B2C Content Marketing Statistics from 2020
December 29, 2020 •DJ Team
What a year for marketing it’s been. 2020 threw everyone for a loop, from the moment we stepped out of our offices thinking we’d be in quarantine for a scant two weeks, until now as we’re bidding it good riddance. That said, it’s changed a lot about every work environment we all have been in, and has taught us a lot of lessons over the course of the year.
While digital marketing has proven to be a key component of any marketer’s repertoire, 2020 has shown that an increase on all things digital are increasingly important when we’re not able to supplement with as much face-to-face time. Emotion is still important to play, if not even more so, as consumers want to buy from consumers online who are cognizant of the things they’re going through.
At the same time, as small businesses have suffered from less foot traffic, we’ve seen many who have pivoted to online sales platforms and, along with that, have begun to implement other forms of content marketing in order to boost sales. Let’s look at a few content marketing statistics and see what we can take with us into 2021.
What is B2C Content Marketing?
Let’s face it: marketing has a lot of acronyms that get thrown around, especially in the digital space. B2C marketing is Business-to-Consumer, or any business that is marketing directly to individual buyers as opposed to other businesses (which is B2B).
When you think of most traditional marketing, it’s B2C marketing. Print ads, radio and TV commercials, and many digital ads and other content are usually aimed at individual people. These people make purchasing decisions for any number of reasons, and content tries to cover all of the bases. From those who are extremely methodical and thoughtful in their purchasing and do their research, to impulse buyers who are far more emotionally driven in their buying, content marketing is able to reach all of them.
B2C Content Marketing in 2020
Let’s look at a few statistics from 2020 that give us greater insight into the future of content marketing.
- 40% of content marketers only look at competitors once a year—or not at all. (Conductor)
- Successful marketers are dedicating 40% or more of their annual budgets to content. (Content Marketing Institute)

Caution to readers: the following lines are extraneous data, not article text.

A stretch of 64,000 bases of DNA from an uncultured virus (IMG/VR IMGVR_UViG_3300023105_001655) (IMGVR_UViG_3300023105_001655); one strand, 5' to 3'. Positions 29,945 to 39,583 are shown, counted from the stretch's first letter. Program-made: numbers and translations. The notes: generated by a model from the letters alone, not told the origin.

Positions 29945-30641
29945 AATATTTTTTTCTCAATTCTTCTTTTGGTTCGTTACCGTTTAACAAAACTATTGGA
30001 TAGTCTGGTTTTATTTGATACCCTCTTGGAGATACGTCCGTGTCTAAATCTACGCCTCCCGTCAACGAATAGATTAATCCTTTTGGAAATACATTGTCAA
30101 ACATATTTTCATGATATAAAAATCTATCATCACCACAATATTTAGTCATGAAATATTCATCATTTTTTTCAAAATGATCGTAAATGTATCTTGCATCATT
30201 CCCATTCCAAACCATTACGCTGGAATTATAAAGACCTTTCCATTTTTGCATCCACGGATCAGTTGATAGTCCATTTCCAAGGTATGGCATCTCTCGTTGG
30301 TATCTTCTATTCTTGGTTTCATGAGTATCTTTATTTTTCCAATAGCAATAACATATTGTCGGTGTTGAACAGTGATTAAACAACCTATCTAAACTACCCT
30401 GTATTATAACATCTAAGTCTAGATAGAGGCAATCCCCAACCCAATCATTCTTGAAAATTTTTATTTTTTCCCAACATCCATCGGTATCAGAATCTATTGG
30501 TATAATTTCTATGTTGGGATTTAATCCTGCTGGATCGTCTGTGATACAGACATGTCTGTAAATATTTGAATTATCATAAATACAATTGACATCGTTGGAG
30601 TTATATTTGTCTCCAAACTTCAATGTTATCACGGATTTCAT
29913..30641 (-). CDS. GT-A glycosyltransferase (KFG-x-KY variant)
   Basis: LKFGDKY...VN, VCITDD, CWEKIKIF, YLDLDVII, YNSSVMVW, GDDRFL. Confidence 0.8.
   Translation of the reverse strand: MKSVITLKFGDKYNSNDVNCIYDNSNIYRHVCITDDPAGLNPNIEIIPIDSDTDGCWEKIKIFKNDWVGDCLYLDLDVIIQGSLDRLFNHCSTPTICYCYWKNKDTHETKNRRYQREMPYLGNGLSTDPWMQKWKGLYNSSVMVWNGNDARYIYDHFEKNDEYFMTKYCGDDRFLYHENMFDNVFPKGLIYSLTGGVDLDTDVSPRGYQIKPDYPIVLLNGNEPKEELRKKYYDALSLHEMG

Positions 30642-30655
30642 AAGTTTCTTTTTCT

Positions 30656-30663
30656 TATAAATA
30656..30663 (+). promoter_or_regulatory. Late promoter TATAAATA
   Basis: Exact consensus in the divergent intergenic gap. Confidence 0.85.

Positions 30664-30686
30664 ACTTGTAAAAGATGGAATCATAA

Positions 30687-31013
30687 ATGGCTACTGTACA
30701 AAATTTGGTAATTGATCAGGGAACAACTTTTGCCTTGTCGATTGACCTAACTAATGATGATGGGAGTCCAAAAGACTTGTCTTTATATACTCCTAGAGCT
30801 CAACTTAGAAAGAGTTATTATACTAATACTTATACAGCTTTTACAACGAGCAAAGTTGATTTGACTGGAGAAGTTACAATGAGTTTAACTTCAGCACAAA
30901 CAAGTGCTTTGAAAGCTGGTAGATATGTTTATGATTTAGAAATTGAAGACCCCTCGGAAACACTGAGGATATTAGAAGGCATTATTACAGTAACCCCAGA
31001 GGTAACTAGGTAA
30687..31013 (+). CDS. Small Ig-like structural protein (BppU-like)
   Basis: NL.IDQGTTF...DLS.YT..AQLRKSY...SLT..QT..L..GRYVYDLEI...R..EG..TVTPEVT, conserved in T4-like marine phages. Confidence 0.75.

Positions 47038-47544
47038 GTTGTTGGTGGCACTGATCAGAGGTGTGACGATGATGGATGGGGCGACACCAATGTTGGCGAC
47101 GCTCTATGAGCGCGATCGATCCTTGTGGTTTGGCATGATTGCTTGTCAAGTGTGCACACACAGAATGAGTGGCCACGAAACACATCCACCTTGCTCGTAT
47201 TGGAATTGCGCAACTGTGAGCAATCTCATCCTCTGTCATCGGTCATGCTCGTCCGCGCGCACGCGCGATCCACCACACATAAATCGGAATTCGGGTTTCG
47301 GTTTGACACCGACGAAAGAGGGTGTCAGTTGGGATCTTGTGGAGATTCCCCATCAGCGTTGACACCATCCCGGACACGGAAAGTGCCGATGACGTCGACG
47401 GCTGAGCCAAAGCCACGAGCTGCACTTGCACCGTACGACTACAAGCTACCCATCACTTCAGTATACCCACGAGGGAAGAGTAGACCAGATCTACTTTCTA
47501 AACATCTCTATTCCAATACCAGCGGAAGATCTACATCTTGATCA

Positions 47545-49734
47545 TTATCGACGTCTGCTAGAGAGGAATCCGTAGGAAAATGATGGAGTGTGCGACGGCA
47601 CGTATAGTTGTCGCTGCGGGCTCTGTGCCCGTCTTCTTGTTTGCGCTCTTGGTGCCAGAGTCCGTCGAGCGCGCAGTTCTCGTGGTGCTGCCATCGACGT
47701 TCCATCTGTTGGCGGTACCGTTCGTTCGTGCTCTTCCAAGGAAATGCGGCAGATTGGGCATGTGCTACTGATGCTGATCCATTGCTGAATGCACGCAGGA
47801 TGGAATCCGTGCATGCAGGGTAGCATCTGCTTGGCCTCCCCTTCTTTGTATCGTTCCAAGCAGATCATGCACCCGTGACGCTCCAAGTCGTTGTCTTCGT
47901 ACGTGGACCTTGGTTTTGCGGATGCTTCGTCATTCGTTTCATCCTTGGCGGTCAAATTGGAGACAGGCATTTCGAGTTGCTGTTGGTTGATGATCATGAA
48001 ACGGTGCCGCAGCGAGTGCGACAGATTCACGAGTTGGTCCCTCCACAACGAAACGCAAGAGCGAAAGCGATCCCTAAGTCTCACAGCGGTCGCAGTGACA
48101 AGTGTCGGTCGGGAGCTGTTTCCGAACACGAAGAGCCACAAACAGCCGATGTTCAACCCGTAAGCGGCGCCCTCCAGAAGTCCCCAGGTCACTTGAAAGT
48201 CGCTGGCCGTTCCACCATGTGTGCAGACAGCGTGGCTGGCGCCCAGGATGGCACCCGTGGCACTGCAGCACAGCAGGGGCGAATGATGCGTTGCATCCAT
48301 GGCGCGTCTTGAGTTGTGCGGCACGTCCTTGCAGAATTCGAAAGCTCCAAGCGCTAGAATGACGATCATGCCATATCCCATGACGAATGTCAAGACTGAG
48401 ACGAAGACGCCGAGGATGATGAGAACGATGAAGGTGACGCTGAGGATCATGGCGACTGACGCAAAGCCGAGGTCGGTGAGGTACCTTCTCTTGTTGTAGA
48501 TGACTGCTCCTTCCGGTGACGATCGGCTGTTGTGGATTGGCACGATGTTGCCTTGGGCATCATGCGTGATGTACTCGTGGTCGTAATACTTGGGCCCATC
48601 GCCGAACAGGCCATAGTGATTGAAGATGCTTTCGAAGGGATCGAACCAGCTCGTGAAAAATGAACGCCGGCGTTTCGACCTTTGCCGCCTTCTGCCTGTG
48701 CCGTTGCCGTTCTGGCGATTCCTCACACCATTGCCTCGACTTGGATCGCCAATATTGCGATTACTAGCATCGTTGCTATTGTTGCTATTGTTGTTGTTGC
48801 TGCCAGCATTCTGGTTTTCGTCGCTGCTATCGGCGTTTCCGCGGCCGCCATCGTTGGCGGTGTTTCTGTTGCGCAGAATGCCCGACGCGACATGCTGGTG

- 55% of marketers outsource at least some of their content creation. (Content Marketing Institute)
- Adults in the US spend, on average, 3 hours and 10 minutes on their phones daily. (Emarketer)
- Mobile traffic has a 125% growth rate. (Issuu)
- 91% of consumers want to reward brands for their authenticity. (Social Media Week)
- 38% of content marketers rate their strategy as only “Average.” (SEM Rush)
- 51% of content consumption comes from organic search results. (Kuno Creative)
- 56% of businesses said they want to increase their budgets for content. (Content Marketing Institute)
- For every $1 spent on email marketing, businesses receive on average a $42 ROI. (Litmus)
- 40% of consumers wish emails would be more informative and less salesy. (Adobe Campaign)
- 43% of consumers decide if they want to watch an entire video in the first 15 seconds. (Hubspot)
- 75% of consumers between 18-34 watch at least one video a day. (Hubspot)
- 97% of both consumers and online marketers say video helped customers understand their product. (Wyzowl)
- 20 billion Wordpress pages are viewed by over 490 million people each month. (Wordpress)
- 38% of bloggers who spend 6+ hours on an article report getting “strong results.” (Orbit Media)
- 43% of readers admitted to only “skimming” blog posts. (Hubspot)
B2C Content Trends in 2020
Based on these statistics, there’s a lot we can tell about what we should expect from content marketing in the next year. The trends that began in 2020 are all but certain to gain strength in 2021.
Video, for one, is going to continue to grow. Not just as a primary source of content (though it should, given the number of consumers who view it daily), but as a wider source of content as well. As so many conferences and other businesses have turned to digital conferencing and “going live” as an alternative to in-person events in 2020, we’ve noticed a benefit from this. Namely, it allows those from far away—or even those who can’t afford to attend in person—an opportunity to join in the fun. While in-person events should come back as soon as they’re safe, a virtual or “live online” version should stick around.
We’ll also see the content experience improve in 2021. People experienced screen fatigue at new levels in 2020, and websites that were throwing dozens of popups and other disrupting ads meant consumers weren’t able to seamlessly take in the content. If marketers are investing as heavily in content as forecasts show they will, they will want to be assured that nothing about the site experience is going to prevent a consumer from interacting with it.
Users are turning increasingly to their phones when they want an answer—and they expect it immediately. Because most searchers don’t look past the first few search results, we can also expect more marketers to focus on SEO-related content.
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